World Enough and Time: A Tale of the Civil War. A Romance of Our Time.
Email this page A distinguished poet, novelist, critic, and teacher, he won virtually every major award given to writers in the United States and was the only person to receive a Pulitzer Prize in both fiction once and poetry twice.
He also achieved a measure of commercial success that eludes many other serious artists. Few other writers in our history have labored with such consistent distinction and such unflagging energy in so many separate branches of the literary profession. He is a man of letters on the old-fashioned, outsize scale, and everything he writes is stamped with the passion and the embattled intelligence of a man for whom the art of literature is inseparable from the most fundamental imperatives of life.
As he recalled in an interview with John Baker published in Conversations with Writers: My ambition was to be a naval officer and I got an appointment to Annapolis. Then I had an accident. History courses were also interesting, but the chemistry was taught without imagination.
As a man, he made no effort to charm his students, but everything he said was interesting. Homesick and weary of devoting his days and nights to working on his dissertation, Warren, at the request of one of the editors of the literary annual American Caravan, agreed to compose a novelette based on the folk tales he had heard as a boy in Kentucky.
Though Warren did indeed write several novels during the next decade only one of which, Night Rider, was publishedmost of his time and effort was spent trying to earn a living. Returning to Tennessee in after completing his studies at Oxford, he briefly served on the faculty of Southwestern Presbyterian University now Southwestern at Memphis before obtaining a teaching position at Vanderbilt.
From there Warren went to Louisiana State University inteaming up with friend and fellow faculty member Cleanth Brooks to write a series of immensely successful and influential textbooks, including An Approach to Literature and Understanding Poetry.
The Agrarians were former Fugitives who banded together again in the late s to extol the virtues of the rural South and to promote an agrarian as opposed to an industrial economy. Despite his close association with the Agrarians and his key role in publicizing their theories, Warren did not consider himself to be a professional critic.
As he explained to Baker: A real critic, like Cleanth Brooks or I. Richards, has a system. That business is just something that happens.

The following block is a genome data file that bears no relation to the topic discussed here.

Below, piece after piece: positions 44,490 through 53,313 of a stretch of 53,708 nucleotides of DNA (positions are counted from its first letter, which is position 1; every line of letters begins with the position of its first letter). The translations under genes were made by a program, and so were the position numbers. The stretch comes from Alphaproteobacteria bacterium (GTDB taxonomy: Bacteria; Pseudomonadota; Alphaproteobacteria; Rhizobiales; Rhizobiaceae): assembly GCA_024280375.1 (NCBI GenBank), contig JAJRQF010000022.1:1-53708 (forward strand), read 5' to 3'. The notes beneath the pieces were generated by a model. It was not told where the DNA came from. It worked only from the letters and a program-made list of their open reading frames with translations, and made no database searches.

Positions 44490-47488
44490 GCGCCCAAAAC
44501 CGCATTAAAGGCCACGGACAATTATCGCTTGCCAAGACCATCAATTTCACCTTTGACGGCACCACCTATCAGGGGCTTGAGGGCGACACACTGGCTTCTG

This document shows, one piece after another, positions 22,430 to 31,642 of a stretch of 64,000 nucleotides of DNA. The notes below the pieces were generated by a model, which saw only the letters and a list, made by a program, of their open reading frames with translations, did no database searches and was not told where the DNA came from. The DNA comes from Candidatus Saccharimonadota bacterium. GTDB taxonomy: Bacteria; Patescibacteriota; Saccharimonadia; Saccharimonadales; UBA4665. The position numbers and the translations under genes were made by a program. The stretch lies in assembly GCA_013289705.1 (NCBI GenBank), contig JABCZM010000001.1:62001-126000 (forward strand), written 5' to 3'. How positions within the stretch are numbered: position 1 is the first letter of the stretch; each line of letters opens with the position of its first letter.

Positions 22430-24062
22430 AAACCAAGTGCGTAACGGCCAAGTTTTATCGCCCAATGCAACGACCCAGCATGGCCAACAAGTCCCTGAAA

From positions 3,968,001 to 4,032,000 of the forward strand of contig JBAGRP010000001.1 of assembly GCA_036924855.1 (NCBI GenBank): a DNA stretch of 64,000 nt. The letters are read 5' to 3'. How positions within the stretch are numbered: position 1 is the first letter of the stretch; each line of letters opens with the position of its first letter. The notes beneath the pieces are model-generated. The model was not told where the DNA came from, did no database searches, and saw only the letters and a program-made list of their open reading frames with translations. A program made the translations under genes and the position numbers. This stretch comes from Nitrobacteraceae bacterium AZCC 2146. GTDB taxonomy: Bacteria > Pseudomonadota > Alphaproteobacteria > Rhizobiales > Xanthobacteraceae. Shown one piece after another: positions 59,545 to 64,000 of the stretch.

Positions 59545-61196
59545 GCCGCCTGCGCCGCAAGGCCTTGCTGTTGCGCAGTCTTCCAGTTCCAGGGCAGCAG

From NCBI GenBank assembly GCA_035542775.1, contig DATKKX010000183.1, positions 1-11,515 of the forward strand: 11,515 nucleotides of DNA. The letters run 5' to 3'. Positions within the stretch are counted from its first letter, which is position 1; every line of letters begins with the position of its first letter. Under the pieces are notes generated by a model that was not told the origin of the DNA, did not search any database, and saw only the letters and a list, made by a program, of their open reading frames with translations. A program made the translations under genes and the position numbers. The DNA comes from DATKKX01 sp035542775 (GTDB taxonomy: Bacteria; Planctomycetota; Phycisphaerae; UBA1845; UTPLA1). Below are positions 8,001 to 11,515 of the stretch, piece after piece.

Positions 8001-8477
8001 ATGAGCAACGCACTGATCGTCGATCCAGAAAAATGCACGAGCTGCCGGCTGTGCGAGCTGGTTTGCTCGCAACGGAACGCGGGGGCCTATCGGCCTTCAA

They start much the same way, on the same emotional journey, and can go either way. At a certain level an idea takes hold.
The interesting topics, the basic ideas in the poems and the basic ideas in the novels are the same. Observes Marshall Walker in London Magazine:The years and bookend a volatile decade in American history.
As an articulate witness to the era of the Vietnam War, Watergate, Jimmy Carter, and the national "malaise," Robert Penn Warren produced a phenomenal body of work, securing his place in the canon of American poetry.
Warren's All the King's Men, a novel about Huey Long (disguised as Willie Stark) contains long passages about the legacy of the Civil War. Faulkner's work is filled with relics of the war, human and otherwise.
This amazing career began in Guthrie, Kentucky, where Robert Penn Warren was born on April 24, His father, Robert Franklin Warren, was a businessman, and his mother, Anna Ruth Penn Warren, was a school teacher.
Robert Penn Warren was their eldest son. Robert Penn Warren, a successful novelist and poet, has been primarily remembered for his political morality tale All the King’s Men.
The book, written in the s, was far ahead of its time in depicting the Machiavellian dealings of Southern politician Willie Stark. American poet Robert Penn Warren was one of the founders of New Criticism and is the only person to have won the Pulitzer Prize for both fiction and poetry.
Poet Robert Penn Warren was one of the Born: Apr 25, Warren was born in Guthrie, Kentucky, very near the Tennessee-Kentucky border, to Robert Warren and Anna Penn. Warren's mother's family had roots in Virginia, having given their name to the community of Penn's Store in Patrick County, Virginia, and was a descendant of Revolutionary War soldier Colonel Abram Penn.